“Jimmie Johnson was actually with me and all of a sudden a couple people are like, ‘hey, such-and-such would like to talk to you’ and I’m over in the Jaguar paddock – ‘hey, tell us about what’s going on with your future, we saw you drove the Williams’.
“It probably was, more than anything, did I have any money to bring to Formula 1 and did I want to be a Formula 1 driver?
“I sat down with Frank, I think he came to Indianapolis after that test for the actual race. I went and sat down and had coffee with them and we talked about it.
“It might have been a similar kind of probe. It really never got serious or went anywhere, and I really at that time didn’t expect it to because I was so established in NASCAR.
“Ten years or eight years prior to that, had that happened, it would have been different.”
The Race says
Formula 1 wasn’t quite as ‘you must be under 24 to enter’ obsessed as it appears now, but even back in 2003 a 32-year-old Gordon would have been an extreme punt for an F1 team, especially in the years of test teams and reserve drivers that were so well prepared to go at a moment’s notice.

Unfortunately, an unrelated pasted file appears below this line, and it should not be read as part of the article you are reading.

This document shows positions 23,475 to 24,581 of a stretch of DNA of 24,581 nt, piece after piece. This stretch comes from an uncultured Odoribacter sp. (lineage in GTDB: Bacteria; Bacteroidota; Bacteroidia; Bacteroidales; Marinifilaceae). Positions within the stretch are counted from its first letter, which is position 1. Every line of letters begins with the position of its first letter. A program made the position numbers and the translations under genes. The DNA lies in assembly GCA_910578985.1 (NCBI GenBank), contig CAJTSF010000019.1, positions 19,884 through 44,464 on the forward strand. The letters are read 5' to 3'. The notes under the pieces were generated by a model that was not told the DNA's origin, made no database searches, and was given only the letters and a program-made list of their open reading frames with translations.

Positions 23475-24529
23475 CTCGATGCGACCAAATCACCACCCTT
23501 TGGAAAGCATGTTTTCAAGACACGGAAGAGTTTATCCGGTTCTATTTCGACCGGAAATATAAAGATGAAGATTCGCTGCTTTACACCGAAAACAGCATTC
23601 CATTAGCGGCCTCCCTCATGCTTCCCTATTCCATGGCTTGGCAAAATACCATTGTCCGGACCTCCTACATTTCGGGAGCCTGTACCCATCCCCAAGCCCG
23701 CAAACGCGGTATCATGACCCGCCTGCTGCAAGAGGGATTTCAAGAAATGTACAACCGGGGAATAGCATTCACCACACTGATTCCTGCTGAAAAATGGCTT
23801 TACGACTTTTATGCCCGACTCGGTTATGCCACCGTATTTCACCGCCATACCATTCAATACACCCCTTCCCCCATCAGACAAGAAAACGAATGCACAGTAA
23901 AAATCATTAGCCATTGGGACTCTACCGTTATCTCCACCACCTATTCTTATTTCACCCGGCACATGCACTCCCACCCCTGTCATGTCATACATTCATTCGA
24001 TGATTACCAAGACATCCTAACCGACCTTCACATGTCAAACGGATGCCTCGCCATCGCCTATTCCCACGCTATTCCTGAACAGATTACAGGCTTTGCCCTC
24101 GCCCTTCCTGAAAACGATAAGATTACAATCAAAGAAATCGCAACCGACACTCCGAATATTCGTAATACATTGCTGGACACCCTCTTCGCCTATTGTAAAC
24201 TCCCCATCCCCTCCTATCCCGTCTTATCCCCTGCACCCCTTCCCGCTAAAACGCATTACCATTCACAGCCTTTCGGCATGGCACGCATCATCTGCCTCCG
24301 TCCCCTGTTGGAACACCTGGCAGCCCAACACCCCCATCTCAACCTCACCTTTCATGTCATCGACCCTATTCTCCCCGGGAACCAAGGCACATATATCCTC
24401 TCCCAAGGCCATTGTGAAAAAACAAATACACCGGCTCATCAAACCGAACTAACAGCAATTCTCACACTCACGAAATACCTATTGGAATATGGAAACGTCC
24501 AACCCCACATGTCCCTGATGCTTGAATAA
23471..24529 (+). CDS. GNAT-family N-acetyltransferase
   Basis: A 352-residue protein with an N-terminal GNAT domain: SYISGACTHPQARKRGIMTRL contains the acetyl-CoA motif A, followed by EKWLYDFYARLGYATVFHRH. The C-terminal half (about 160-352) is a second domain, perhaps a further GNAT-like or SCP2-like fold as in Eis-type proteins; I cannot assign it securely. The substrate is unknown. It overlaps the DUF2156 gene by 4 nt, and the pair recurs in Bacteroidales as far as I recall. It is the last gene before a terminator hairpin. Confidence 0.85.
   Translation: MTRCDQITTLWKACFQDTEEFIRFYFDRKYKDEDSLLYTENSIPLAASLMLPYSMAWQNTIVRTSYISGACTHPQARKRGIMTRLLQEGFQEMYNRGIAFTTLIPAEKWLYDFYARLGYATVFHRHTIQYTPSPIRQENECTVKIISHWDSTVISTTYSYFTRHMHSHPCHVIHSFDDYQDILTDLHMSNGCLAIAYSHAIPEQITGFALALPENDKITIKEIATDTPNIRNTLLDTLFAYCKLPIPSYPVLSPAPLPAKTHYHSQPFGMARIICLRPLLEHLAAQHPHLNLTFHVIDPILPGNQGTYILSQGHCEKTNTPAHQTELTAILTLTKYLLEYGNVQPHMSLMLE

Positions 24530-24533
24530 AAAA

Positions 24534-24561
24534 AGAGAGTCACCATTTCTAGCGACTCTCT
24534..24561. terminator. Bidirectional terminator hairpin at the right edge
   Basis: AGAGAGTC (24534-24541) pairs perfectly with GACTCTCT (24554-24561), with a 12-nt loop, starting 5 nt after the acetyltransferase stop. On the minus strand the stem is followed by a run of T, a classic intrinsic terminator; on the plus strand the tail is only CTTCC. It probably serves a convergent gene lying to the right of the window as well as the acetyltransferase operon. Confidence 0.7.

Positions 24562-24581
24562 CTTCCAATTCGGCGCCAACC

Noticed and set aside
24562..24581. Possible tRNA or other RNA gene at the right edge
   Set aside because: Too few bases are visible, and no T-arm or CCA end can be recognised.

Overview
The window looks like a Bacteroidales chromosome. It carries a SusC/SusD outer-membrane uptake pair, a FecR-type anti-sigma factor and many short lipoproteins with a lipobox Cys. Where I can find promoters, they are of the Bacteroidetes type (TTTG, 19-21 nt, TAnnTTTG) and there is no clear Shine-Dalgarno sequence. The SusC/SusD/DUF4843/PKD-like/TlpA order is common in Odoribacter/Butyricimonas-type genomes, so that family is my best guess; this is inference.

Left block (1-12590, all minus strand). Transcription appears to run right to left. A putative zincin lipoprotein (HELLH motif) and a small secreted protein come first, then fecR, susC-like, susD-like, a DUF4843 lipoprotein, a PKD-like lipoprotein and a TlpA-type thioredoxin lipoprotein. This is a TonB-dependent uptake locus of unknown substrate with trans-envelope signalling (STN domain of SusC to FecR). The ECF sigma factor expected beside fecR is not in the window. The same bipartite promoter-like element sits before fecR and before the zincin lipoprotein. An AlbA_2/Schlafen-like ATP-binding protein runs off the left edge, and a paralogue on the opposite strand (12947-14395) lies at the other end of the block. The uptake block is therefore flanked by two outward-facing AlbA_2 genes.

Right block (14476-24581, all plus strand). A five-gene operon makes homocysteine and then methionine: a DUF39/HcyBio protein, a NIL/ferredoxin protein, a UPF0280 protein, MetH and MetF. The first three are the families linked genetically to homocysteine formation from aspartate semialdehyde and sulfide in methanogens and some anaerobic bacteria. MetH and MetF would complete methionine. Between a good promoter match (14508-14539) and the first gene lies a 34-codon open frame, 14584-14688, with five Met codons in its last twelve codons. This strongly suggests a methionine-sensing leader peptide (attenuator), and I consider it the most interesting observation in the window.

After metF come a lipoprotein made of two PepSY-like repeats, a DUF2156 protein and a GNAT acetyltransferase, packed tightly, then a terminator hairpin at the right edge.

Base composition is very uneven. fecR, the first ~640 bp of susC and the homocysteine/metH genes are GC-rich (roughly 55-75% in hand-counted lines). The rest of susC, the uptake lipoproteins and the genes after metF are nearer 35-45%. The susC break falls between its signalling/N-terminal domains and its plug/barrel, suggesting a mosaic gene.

Gordon may have had a more open-wheel-suited upbringing similar to an IndyCar driver, but it was still all done on ovals in sprint cars and midgets. Even though he proved one of NASCAR’s best ever drivers on road courses, he had very little karting or circuit experience beforehand.
Given the fact he got within around half a second of Montoya on the swap day at Indianapolis – Montoya had guessed it’d be a second or two – it’s fair to say Gordon had impressed. Especially as he didn’t do that many laps.